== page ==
Russell’s floated pass was the moment of the year for many

John Barclay raises the Calcutta Cup amid his jubilant players after Scotland beat England in February.''Photograph: Shaun Botterill/Getty Images
John Barclay raises the Calcutta Cup amid his jubilant players after Scotland beat England in February.''Photograph: Shaun Botterill/Getty Images
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2018 proved a topsy-turvy year but then this is Scottish rugby so you probably knew that much already. The political row around the sacking of Keith Russell as the SRU’s head of domestic rugby was undoubtedly the most depressing aspect of Scottish rugby over the past year, with the structure of checks and balances struggling to keep some of the governing body’s bigger personalities at bay. The return of the Calcutta Cup to Murrayfield’s trophy cabinet for the first time in a decade proved the highlight – and there was plenty to ponder between those two extremes.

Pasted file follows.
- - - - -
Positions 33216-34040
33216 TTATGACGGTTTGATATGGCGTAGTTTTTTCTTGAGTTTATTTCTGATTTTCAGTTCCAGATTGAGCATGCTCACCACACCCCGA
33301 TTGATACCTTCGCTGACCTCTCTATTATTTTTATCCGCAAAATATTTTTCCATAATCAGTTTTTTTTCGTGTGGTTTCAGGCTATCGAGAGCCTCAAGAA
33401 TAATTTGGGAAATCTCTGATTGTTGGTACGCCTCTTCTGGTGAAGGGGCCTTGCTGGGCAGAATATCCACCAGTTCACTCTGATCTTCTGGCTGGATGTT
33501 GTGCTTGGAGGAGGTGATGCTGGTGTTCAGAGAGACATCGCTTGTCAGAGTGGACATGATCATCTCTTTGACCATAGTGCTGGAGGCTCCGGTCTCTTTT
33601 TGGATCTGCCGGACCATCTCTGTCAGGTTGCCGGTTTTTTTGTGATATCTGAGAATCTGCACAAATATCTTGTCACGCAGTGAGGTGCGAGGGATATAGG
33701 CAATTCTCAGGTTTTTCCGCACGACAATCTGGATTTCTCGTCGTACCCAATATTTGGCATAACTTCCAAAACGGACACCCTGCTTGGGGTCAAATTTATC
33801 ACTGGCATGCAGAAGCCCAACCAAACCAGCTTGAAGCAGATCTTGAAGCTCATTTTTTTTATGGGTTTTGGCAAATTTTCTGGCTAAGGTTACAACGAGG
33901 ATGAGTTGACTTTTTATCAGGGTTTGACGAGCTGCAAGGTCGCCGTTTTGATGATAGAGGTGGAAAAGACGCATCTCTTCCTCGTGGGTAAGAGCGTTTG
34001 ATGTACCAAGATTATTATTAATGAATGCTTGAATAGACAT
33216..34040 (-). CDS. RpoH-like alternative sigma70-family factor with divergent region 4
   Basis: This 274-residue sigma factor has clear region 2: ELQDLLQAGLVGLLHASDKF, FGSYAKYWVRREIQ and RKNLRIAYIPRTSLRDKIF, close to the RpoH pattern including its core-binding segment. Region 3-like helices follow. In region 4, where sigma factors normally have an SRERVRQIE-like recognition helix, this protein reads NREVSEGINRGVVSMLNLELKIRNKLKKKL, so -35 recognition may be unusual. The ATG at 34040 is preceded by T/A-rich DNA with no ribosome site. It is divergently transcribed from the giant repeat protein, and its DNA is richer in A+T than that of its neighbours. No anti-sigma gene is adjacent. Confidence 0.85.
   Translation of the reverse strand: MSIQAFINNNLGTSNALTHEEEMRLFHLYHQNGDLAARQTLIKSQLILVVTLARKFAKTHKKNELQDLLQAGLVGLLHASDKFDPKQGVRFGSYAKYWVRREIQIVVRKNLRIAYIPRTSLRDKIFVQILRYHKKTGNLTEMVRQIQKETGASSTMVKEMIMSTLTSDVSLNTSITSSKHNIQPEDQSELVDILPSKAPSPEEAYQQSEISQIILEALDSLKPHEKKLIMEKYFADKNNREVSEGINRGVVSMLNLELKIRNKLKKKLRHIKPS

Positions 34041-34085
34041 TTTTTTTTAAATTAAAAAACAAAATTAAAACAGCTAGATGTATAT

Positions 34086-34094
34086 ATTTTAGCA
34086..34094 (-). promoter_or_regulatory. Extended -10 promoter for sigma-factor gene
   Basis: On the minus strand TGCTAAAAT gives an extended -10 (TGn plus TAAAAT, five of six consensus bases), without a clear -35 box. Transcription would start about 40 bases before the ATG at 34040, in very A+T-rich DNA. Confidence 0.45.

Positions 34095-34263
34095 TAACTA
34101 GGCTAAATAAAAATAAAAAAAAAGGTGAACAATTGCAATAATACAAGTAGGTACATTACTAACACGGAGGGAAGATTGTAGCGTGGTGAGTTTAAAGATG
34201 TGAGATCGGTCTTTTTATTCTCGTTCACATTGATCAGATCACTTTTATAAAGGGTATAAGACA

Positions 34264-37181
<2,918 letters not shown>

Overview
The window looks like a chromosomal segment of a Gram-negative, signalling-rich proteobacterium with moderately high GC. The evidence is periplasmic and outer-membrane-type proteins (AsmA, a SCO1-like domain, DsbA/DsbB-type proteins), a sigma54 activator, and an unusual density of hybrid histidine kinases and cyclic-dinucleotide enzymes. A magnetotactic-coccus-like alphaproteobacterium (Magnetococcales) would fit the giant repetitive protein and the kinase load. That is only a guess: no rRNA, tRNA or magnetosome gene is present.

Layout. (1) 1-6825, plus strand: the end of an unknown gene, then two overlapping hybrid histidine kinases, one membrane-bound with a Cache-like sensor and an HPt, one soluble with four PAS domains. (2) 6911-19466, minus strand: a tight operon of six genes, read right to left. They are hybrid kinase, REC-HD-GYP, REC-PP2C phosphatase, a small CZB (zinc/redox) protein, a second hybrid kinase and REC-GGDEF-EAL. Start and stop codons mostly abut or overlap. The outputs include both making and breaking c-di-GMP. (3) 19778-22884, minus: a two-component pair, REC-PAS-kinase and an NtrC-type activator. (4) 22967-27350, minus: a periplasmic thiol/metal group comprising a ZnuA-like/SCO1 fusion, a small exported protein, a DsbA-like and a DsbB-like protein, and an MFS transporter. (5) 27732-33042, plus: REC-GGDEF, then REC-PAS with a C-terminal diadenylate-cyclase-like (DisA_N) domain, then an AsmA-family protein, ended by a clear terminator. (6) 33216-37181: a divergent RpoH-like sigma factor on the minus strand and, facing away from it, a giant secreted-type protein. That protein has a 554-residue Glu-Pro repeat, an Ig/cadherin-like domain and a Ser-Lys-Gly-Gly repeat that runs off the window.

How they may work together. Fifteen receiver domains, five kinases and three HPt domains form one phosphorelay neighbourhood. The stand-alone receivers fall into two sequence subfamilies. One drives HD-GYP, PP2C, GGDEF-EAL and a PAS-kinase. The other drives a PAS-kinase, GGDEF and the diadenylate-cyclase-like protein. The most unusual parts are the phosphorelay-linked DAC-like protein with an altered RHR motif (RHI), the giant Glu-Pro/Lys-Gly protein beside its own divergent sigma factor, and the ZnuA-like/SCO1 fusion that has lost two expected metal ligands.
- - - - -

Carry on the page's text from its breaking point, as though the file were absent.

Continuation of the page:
The year started with barely contained excitement about Gregor Townsend’s first ever Six Nations tournament as Scotland coach, an enthusiasm that was only marginally dented by the “Beast from the East”, a band of freezing weather that reminded everyone that we exist, and exercise, only at nature’s pleasure.

The Six Nations opener in February was a slap in the face for Scotland’s new coach. Wales not only won but they did so at a canter. Townsend’s much vaunted fastest rugby on the planet certainly unravelled faster than anyone expected. Peter Horne’s late try was the Scots’ only contribution in a 34-7 thrashing: the low point of 2018 for Scotland fans, a generation of whom have yet to witness a win in Cardiff.

Matters improved quickly from there with a back-to-basics win over France and that brilliant display against England to grab the ancient silverware. Finn Russell’s long floated pass, on his own 22 metre line, with no margin for error, was the moment of the year for many.

Russell was to join Racing 92 in the summer for reported wages of around €700,000 per year, and it looked like the Parisian club had got themselves a bargain. Scotland hadn’t scored a try against England at Murrayfield in 14 years, and while Huw Jones grabbed two that day, he conceded two through missed tackles against Wales in November, making it a roller-coaster ride of a year for the outside centre.